down PCs. The “API Wars,” a political battle between Microsoft and SGI, had come and
gone; OpenGL was firmly established in the PC world; and 3D hardware acceleration was
as common as CD-ROMs and sound cards. I had even managed to turn my career more
toward an OpenGL orientation and had the privilege of contributing in some small ways
to the OpenGL specification for version 1.2 while working at Lockheed-Martin/Real3D.
The second edition of this book, released at the end of 1999, was significantly expanded
and corrected. We even made some modest initial attempts to ensure that all the sample
programs were more friendly in non-Windows platforms by using the GLUT framework.

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Now, nearly five years later (eight since the first edition!), we bring you yet again another
edition, the third, of this book. OpenGL is now without question the premier cross-plat-
form real-time 3D graphics API. Excellent OpenGL stability and performance are available
on even the most stripped-down bargain PC today. OpenGL is also the standard for UNIX
and Linux operating systems, and Apple has made OpenGL a core fundamental technol-
ogy for the new Mac OS X operating system. OpenGL is even making inroads via a new
specification, OpenGL ES, into embedded and mobile spaces. Who would have thought
five years ago that we would see Quake running on a cell phone?
It is exciting that, today, even laptops have 3D acceleration, and OpenGL is truly every-
where and on every mainstream computing platform. Even more exciting, however, is the
continuing evolution of computer graphics hardware. Today, most graphics hardware is
programmable, and OpenGL even has its own shading language, which can produce stun-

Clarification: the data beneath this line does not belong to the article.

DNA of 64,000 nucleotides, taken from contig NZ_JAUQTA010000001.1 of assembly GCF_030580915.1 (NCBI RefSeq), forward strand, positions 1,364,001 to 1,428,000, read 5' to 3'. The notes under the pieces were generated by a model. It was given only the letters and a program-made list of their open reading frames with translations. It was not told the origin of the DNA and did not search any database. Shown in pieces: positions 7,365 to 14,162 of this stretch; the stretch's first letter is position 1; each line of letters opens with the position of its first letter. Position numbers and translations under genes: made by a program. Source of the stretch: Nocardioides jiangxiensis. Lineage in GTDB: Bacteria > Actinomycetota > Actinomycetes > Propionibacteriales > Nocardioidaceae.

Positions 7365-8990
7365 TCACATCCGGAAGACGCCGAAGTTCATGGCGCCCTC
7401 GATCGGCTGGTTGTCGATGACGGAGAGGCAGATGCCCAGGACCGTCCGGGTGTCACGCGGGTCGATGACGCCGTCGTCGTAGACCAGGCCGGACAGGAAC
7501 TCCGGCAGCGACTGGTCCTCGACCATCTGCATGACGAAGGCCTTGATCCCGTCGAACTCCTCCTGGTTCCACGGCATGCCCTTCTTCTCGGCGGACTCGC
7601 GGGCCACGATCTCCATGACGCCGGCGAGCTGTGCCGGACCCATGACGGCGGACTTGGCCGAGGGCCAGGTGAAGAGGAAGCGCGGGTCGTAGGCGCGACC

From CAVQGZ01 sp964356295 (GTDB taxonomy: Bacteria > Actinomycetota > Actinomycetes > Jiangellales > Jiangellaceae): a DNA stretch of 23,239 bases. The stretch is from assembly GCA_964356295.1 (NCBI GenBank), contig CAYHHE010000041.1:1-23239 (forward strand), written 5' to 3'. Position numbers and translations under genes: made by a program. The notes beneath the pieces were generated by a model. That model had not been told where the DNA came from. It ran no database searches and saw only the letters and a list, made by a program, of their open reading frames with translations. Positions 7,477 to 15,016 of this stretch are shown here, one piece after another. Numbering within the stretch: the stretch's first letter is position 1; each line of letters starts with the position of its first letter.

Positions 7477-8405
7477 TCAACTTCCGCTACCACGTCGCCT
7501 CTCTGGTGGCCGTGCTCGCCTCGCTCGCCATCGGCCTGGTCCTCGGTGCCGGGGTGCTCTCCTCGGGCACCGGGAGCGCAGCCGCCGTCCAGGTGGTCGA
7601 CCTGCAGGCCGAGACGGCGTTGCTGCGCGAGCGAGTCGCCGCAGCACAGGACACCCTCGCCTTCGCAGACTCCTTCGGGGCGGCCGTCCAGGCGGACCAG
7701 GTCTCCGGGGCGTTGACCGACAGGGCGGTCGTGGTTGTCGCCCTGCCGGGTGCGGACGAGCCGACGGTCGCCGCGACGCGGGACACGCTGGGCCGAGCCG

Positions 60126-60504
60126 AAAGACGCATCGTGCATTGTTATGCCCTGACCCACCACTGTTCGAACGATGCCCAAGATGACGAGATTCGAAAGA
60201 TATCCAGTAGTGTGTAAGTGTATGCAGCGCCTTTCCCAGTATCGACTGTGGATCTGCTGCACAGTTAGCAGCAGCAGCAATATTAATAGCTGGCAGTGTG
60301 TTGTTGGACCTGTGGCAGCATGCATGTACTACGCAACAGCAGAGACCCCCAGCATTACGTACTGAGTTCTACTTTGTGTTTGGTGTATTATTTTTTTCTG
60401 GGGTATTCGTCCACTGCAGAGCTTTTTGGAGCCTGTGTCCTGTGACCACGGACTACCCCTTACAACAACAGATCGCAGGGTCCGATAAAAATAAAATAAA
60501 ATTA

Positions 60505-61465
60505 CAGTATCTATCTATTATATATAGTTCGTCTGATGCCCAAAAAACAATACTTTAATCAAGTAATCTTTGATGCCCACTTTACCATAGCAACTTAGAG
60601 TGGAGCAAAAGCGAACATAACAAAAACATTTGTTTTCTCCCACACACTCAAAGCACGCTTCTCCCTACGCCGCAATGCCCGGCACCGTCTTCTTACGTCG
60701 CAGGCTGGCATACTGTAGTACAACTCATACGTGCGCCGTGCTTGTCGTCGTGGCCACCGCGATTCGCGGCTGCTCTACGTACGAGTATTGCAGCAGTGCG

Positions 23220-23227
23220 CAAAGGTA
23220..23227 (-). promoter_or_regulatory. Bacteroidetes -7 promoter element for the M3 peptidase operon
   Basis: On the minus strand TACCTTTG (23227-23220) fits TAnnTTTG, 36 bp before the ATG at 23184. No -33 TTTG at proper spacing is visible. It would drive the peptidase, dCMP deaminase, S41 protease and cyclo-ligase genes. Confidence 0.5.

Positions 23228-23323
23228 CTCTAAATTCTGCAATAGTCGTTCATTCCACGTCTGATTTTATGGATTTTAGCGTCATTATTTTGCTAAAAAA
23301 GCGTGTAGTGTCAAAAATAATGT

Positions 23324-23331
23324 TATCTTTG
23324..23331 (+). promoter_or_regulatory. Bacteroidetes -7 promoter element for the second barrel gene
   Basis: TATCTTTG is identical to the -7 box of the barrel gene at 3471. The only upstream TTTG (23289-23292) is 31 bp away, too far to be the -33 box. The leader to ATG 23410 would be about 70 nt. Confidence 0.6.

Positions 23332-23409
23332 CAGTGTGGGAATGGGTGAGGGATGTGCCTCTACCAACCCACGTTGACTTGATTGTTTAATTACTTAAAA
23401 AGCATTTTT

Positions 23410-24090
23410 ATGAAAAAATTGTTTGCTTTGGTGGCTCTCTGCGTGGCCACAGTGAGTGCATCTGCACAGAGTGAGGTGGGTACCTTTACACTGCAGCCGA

ningly realistic graphics that were undreamed of on commodity hardware back in the last
century (I just had to squeeze that in someplace!).
With this third edition, I am pleased that we have added Benjamin Lipchak as a co-author.
Benj is primarily responsible for the chapters that deal with OpenGL shader programs; and
coming from the ARB groups responsible for this aspect of OpenGL, he is one of the most
qualified authors on this topic in the world.
We have also fully left behind the “Microsoft Specific” characteristics of the first edition
and have embraced a more multiplatform approach. All the programming examples in
this book have been tested on Windows, Mac OS X, and at least one version of Linux.
There is even one chapter apiece on these operating systems, with information about
using OpenGL with native applications.
—Richard S. Wright, Jr.
Preface to the Third Edition
xxvii

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Acknowledgments
Thanks to Nick and Graham for picking up so much weight of the book for this edition.
Thanks for debugging my code, finding stupid mistakes before the readers did, and gener-
ally for being smarter than me most of the time, but letting me take most of the credit
anyway. Thank you Debra Williams Cauley for believing in yet another edition of this
book, holding my hand, and not sending the enforcer to my house when I was
late…continually. Songlin, someday I will learn the difference between “your” and
“you’re” and “it’s” and “its.” Thank you for making it look like I did get past the eighth
grade and not making me feel like a fool along the way. Brian Collins and Chris “Xenon”
Hanson did a terrific job of looking over the early material too and caught more than a
few potentially embarrassing snafus. I am forever grateful. I owe you both a beer anytime
you’re in town.
Thanks to Full Sail University for letting me teach OpenGL for more than ten years now,
while still continuing my “day job”—especially Rob Catto for looking the other way more
than once and running interference when things get in my way on a regular basis. To my
very good friends and associates in the graphics department there, Wendy “Kitty” Jones,
Kent Ward, and Nick Bullock, thanks for all the support, emotional and physical, the occa-
sional Thai food, and sometimes just doing my job for me.
Special thanks to Software Bisque (Steve, Tom, Daniel, and Matt) for giving me something
“real” to do with OpenGL every day and providing me with possibly the coolest day (and
night) job anybody could ever ask for. I also have to thank my family, LeeAnne, Sara,
Stephen, and Alex. You’ve all put up with a lot of mood swings, rapidly changing priori-
ties, and an unpredictable work schedule, not to mention a good measure of motivation
when I really needed it.